AIPAC’s mission

As long as Israel is not at peace with its neighbors, Israel will not be fully secure.

By
March 11, 2018 21:04
3 minute read.
AIPAC’s mission

Crews prepare for the speakers at the AIPAC policy conference in Washington, DC, U.S., March 6, 2018.. (photo credit: REUTERS/BRIAN SNYDER)

AIPAC CEO Howard Kohr came under attack after he spoke out in favor of a two-state solution to the Israeli-Palestinian conflict at the organization’s annual conference in Washington last week. A number of right-wing leaders and columnists, including several who write regularly for this paper, have criticized Kohr.

Frankly, the backlash is surprising. Reading the criticism, one could easily reach the mistaken conclusion that Kohr, who has served as executive director of the American Israel Public Affairs Committee since 1996, is steering the most successful Jewish lobbying group in the US in a decidedly left-wing direction.

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In reality, Kohr was simply fulfilling AIPAC’s mission, which is to foster ties between Israel and the US by emphasizing the two countries’ shared values and policy positions. And support for a two-state solution happens to be the stated policy objective of both the US under the Trump administration and of Israel’s government under the leadership of Prime Minister Benjamin Netanyahu.

Most famously, Netanyahu supported a two-state solution in his 2009 Bar-Ilan University speech. In that speech, Netanyahu stated unequivocally that he supported creating a “demilitarized Palestinian state that would recognize the Jewish state.”

US President Donald Trump has also stated on several occasions that he supports a two-state solution, provided both Israel and the Palestinians agree to it. He did so during Netanyahu’s first visit to the White House last year. He reiterated his position during his December 6 speech in which he announced the US recognition of Jerusalem as the capital of Israel.

Trump said, “The US remains deeply committed to facilitating a peace agreement... the US would support a twostate solution if agreed to by both sides.”

Since AIPAC’s mission is to foster cooperation between the US and Israel on shared policy decisions, and since the stated objective of both the US and Israeli governments is to arrive at a two-state arrangement by direct negotiations between Israel and the Palestinians, it is only natural that AIPAC’s leader would voice support for a two-state solution, as he has repeatedly done over the years.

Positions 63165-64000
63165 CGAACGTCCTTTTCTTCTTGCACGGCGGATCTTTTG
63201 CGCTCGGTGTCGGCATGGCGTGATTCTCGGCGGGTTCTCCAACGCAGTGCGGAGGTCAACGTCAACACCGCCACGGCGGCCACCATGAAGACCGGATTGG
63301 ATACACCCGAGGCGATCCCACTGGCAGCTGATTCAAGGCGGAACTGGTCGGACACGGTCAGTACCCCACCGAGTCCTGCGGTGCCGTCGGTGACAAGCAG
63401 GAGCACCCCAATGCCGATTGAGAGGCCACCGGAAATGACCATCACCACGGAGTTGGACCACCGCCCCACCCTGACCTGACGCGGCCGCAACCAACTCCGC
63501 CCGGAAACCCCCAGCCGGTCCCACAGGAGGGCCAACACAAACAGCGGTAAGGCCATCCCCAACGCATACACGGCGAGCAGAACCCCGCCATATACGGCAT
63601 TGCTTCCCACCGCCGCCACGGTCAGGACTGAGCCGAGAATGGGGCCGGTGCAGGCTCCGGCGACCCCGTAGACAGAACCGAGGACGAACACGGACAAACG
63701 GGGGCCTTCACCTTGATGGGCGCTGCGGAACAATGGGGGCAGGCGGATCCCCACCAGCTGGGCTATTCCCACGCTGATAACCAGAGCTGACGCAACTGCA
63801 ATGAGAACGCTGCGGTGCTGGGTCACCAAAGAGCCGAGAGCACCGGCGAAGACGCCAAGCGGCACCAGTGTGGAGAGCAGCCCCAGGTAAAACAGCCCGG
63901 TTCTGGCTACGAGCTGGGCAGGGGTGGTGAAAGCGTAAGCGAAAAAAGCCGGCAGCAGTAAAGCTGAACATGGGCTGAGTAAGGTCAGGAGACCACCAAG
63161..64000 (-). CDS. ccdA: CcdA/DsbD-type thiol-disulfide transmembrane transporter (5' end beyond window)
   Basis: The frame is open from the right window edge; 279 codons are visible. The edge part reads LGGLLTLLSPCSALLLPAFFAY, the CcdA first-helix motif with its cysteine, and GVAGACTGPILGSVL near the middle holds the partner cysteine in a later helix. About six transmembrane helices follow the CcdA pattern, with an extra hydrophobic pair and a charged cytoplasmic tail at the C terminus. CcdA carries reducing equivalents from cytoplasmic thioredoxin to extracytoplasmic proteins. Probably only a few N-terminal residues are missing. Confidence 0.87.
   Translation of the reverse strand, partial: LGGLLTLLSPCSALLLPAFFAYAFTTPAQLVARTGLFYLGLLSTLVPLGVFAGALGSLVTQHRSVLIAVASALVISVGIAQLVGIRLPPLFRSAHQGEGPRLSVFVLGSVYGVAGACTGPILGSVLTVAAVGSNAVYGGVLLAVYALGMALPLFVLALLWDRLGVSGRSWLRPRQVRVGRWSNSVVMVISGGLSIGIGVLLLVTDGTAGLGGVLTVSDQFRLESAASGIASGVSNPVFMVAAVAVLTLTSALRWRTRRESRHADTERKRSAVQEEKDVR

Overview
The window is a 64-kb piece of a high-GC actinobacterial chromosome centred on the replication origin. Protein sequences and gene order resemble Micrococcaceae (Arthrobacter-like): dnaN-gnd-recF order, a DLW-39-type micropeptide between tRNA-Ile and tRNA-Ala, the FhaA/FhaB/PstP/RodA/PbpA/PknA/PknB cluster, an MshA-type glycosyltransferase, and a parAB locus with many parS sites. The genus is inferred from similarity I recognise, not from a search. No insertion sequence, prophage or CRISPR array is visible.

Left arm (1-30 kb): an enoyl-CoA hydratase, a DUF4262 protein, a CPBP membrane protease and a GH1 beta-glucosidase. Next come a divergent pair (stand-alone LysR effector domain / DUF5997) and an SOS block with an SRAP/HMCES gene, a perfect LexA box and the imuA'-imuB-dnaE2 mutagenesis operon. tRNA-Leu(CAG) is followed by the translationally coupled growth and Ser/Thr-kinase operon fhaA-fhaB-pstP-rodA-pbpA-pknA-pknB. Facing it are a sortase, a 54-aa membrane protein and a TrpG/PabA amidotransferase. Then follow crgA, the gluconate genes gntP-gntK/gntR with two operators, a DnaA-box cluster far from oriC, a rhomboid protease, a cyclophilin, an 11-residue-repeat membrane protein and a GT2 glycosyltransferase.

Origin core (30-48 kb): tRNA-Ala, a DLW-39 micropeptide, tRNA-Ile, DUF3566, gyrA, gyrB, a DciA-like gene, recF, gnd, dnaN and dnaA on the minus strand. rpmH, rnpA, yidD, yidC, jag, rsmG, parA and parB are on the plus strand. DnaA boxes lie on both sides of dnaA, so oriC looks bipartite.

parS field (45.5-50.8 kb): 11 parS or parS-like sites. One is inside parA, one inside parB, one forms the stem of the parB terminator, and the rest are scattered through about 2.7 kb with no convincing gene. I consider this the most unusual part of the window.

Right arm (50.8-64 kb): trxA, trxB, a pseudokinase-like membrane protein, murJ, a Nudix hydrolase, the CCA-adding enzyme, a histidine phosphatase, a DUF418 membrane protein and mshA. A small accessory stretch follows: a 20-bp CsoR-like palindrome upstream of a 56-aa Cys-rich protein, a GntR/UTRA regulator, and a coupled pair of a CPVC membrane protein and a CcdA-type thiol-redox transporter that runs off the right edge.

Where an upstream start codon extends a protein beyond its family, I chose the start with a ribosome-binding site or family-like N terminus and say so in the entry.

Of course, the exact contour of a Palestinian state under a two-state arrangement remains sketchy. The Palestinians have a maximalist view which sees a future Palestinian state on all the territory in Judea and Samaria and Jerusalem that came under Israeli control after the 1967 Six Day War. They also demand full military autonomy with control over borders.

In contrast, Netanyahu and most Israelis envision a demilitarized Palestinian state without full control of its borders, particularly the border with Jordan. Most Israelis – including those on the Left – also support maintaining the largest settlement blocs in Ariel, Ma’aleh Adumim and Gush Etzion.

The Trump administration, meanwhile, seems willing to support any compromise the sides can reach that strikes a middle ground between those two opposing interpretations. Regardless of what a “two-state solution” means precisely, there is a consensus both in Jerusalem and Washington that such a solution is the best way to achieve peace in the region.

There is nothing that Kohr said which contradicts the Israeli vision of a two-state solution. He talked of a Jewish state with “secure and defensible borders” and a Palestinian state “with its own flag and its own future.” He also took the Palestinian leadership to task for avoiding talks and for trying to find shortcuts to statehood.

We would also add that support for a two-state solution is not only a reflection of both US and Israel policy objectives, it is also the best way of resolving the conflict while maintaining Israel’s Jewish and democratic character. Israel has for the last five decades avoided annexation of Judea and Samaria. This is a testament to the realization that doing so would undermine the central Zionist goal of a sovereign state for the Jews in their historic homeland, ruled by a clear Jewish majority, in accordance with democratic principles.

Of course we, like Kohr, are skeptical about the chances of reaching a negotiated two-state solution with the Palestinians as long as their leadership is corrupt, split between the West Bank and Gaza, engaged in incessant incitement against Israel and doing everything possible to avoid direct negotiations.

But like Kohr, we view this state of affairs as a tragedy, because as long as Israel is not at peace with its neighbors, Israel will not be fully secure.


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